Ina May’s Guide to Childbirth, Ina May Gaskin

Sometime in the next two months, (by June 1 at the latest), I’ll be taking parental leave from reviewing books (as well as my other work, of course!). I expect my leave to last about three months, although if things go well, I may be back, at least sporadically, sooner than that, but I’m making no promises. You’ll have to muddle through the hot months of summer without me, although hopefully you have a shelf full of books to read on the beach, or while commuting to and from the office on a train with intermittent AC while surrounded by folks with even questionable hygiene, or while sipping a cool drink on a tiny balcony while the sun stays out until ten pm. Wherever you choose/have to spend that time, I know it will be full of stolen moments reading whatever your guilty pleasure is (because what is summer for if not indulging in things like ice cream for dinner, or taking an extra long lunch out in the sunshine sans work email, or reading a book other people might judge you for?!). I suspect I will be doing quite a bit less reading than I’m used to, at least for a while, and what I do read will probably have a lot of rhyming and primary colors. 

In the meantime though, I’m taking April to read the many books people have gifted me with over the last seven months in preparation for this major life change. I realize this may not be of much interest to some of you, and for that, I apologize. Nevertheless, if I want to feel the least bit prepared, I have to sacrifice some of my preferred reading habits for a more educational bent, and I have to say, I couldn’t have picked a better place to start. 

Like most people (I presume) who have not had children, what I know about labor and delivery comes from Hollywood. I vividly remember watching a cesarean section on The Learning Channel in the eighth grade when I was babysitting. This was back when TLC showed mainly educational programming, and there was definitely no sugarcoating or cutaway shots. Aside from that experience though, I mostly owe what little knowledge I had to hour long medical dramas, and it wasn’t until we took our birthing class a few weeks ago that I realized how much of that information was inaccurate and misleading.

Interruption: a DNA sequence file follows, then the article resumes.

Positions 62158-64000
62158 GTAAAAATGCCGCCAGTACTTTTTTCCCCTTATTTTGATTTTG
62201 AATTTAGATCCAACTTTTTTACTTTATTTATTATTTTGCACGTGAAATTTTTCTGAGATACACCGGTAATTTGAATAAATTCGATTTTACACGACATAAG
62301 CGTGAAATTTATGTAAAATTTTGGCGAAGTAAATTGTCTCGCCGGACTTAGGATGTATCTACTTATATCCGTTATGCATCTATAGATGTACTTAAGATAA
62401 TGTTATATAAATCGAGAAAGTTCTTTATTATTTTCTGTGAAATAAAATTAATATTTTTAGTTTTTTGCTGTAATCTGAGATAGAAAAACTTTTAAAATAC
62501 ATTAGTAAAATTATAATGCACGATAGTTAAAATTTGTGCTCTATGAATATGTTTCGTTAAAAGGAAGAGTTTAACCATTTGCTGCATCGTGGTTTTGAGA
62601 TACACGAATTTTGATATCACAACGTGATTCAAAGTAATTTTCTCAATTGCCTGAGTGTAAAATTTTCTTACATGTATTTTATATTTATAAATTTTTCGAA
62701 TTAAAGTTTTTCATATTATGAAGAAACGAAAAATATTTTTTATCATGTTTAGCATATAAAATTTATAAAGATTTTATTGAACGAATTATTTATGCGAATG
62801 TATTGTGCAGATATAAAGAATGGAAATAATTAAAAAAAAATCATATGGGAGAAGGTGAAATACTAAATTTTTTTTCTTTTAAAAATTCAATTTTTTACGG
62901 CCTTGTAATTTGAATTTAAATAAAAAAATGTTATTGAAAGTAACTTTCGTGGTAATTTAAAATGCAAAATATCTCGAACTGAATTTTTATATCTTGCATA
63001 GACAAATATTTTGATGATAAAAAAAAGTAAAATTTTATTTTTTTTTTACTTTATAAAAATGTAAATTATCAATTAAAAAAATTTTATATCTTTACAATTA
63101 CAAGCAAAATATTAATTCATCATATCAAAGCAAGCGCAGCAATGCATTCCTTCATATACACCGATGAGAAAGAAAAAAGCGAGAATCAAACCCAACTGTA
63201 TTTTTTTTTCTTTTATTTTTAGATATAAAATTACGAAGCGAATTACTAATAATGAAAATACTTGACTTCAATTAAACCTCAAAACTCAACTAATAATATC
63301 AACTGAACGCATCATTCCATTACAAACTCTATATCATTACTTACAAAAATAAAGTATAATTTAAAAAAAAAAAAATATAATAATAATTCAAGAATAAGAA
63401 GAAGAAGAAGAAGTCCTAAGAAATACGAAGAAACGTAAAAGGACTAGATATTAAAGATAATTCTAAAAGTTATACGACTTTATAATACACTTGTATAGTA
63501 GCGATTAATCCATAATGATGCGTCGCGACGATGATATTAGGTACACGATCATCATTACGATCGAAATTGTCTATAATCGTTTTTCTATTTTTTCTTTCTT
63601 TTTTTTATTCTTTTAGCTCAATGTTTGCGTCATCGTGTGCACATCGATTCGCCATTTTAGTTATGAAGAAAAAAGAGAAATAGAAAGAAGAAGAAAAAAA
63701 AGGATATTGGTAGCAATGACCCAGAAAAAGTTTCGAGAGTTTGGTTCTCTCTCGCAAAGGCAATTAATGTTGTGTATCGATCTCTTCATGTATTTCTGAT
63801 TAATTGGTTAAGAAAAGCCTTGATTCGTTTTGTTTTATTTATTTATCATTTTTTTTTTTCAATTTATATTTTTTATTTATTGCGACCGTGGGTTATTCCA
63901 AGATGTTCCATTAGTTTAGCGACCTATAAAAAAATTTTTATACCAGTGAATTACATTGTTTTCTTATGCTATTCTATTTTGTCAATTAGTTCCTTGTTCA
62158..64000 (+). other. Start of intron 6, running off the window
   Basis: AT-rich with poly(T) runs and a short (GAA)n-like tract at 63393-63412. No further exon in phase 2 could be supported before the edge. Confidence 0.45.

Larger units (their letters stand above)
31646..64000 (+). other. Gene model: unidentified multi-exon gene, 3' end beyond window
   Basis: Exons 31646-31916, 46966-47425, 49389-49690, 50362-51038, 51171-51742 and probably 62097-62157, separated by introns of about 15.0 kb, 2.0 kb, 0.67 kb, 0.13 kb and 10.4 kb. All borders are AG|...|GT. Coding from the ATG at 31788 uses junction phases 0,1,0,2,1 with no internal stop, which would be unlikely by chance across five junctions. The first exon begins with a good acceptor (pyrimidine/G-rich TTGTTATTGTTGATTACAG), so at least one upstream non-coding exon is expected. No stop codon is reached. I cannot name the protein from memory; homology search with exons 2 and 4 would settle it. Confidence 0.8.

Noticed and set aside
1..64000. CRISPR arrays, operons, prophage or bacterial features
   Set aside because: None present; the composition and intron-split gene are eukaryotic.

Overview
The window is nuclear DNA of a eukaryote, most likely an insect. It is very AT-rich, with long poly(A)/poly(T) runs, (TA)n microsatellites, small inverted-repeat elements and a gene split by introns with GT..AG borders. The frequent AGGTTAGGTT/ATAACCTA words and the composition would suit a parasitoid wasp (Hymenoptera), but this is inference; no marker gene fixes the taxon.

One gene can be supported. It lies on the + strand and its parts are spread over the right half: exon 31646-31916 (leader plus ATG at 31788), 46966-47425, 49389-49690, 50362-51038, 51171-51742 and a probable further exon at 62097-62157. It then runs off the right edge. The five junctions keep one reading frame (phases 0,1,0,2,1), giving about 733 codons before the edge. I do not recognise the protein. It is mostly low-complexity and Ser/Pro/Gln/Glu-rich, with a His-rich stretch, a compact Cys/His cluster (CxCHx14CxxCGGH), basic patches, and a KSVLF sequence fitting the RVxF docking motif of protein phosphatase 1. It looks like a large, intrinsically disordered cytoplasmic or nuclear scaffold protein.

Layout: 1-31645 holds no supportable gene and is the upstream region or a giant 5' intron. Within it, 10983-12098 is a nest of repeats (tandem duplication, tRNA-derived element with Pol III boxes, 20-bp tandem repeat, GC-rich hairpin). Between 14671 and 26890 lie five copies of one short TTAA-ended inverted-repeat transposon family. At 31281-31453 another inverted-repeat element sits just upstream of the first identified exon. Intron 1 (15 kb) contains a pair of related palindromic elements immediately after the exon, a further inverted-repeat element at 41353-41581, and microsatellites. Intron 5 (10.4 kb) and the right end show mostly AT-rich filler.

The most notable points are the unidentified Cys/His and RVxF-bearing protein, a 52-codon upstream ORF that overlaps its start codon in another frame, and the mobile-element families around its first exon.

Our teacher for the class was wonderful (and I’m saying that after eight hours in a room with her on a day when I was nursing a painful back injury), and over the course of the day, I realized just how ignorant I really was about the process. While she gave us a lot of wonderful information, I also realized that I would benefit from reading some of the resources given to me by experienced friends who had been through the process several times. I picked Gaskin’s book primarily because it’s the only one I have (aside from what my doctor recommended) that actually talks about the experience of labor and delivery, and it seemed to make sense to go in a sort of chronological order.

I cannot recommend this book more highly to women who are pregnant or who may want to get pregnant. For the last few months, I’ve been thinking about my own delivery as though it were a marathon – not a metaphorical one, but an actual 26.2 mile run. My experience becoming a runner in my late twenties has been a huge part of shaping who I am. I am not fast or particularly well-designed for running, but I love it, and one day I hope to complete a marathon, which is possibly why this challenge of giving birth has presented itself to me this way. I see it as something to train for, both mentally and physically, because as much as it’s a big deal, and by many accounts painful, it’s also a process that the human body is designed to succeed at.